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Things you need to know before playing World of Warcraft and Diablo 3

This blog provides information about Blizzard games for starting players that want to know the basics on the games that one of the best massive multiplayer game makers have.

Author: Fatality001133

8 Interesting Facts You Might Not Know About World of Warcraft

Posted by Fatality001133 Thursday April 25 2013 at 5:09AM
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World of Warcraft has been around for a very long time now. Kids who started out playing it back in 2004 are now adults, and a lot of them still play the game to this day. With such a history in the game, there are plenty of things that the game has now that a lot of people do not know about or perhaps misunderstand to some degree. Here are a few of them that might surprise you or just seem rather interesting.

  • The World of Azeroth

To support such an expansive world, World of Warcraft servers are connected to multiple AT&T data centers all over the world. So basically, wherever these data centers are, they're the real world locations of Azeroth. These locations include San Diego, Dallas, Frankfurt, Paris, Stockholm, and so on.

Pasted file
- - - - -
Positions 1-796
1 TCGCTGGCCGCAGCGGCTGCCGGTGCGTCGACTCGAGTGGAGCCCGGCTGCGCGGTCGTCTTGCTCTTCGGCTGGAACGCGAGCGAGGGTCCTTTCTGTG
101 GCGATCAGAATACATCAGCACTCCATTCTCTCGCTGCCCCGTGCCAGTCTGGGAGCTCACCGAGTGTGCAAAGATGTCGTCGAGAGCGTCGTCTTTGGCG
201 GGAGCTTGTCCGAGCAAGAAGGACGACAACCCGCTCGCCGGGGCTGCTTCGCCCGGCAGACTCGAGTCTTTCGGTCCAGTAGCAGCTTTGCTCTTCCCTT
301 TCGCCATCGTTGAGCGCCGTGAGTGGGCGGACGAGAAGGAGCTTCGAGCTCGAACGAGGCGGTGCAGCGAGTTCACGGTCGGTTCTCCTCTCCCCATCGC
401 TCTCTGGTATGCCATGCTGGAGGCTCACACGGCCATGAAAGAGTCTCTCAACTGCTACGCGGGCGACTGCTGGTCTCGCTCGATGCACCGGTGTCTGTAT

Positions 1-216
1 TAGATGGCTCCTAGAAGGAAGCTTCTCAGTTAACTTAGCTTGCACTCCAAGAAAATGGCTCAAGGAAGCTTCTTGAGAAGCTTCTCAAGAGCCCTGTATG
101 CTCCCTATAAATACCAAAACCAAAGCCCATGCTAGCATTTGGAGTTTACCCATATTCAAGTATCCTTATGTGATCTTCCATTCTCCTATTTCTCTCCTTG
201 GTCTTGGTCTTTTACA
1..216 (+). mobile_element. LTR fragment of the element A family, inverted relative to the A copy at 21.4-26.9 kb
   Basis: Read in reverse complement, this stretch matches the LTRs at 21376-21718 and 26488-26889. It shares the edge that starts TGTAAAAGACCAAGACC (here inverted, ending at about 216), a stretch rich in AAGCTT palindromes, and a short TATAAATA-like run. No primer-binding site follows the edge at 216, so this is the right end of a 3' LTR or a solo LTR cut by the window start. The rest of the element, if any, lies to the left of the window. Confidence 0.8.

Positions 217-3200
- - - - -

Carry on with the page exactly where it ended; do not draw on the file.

• WoW Servers

The servers are the most important when it comes to operating any MMO, and World of Warcraft really need big ones to accommodate all the players. The hardware involved in running the entire game includes 13,250 server blades, 75,000 cores, 112.5 terabytes of memory, and 1.2 petabytes of storage. This was also from 2009, so it may be even bigger right now since servers of this magnitude are updated regularly.

  • Subscriber Base

By the release of its fourth expansion, Mists of Pandaria, the subscriber base for World of Warcraft reached beyond the 10 million mark, which was an unprecedented achievement by Blizzard Entertainment, breaking their previous record of 9.1 million subscribers. The number went as high as 12 million paying customers, and the game is holding pretty strong.

  • Celebrity Players

The appeal of World of Warcraft is so vast that even people who you wouldn't expect to be WoW players actually are, including celebrities. People like Vin Diesel, Curt Shilling, Felicia Day, and Yao Ming are actually know to be geeks in their spare time, and they do play WoW as part of it.

  • Even Politicians Play WoW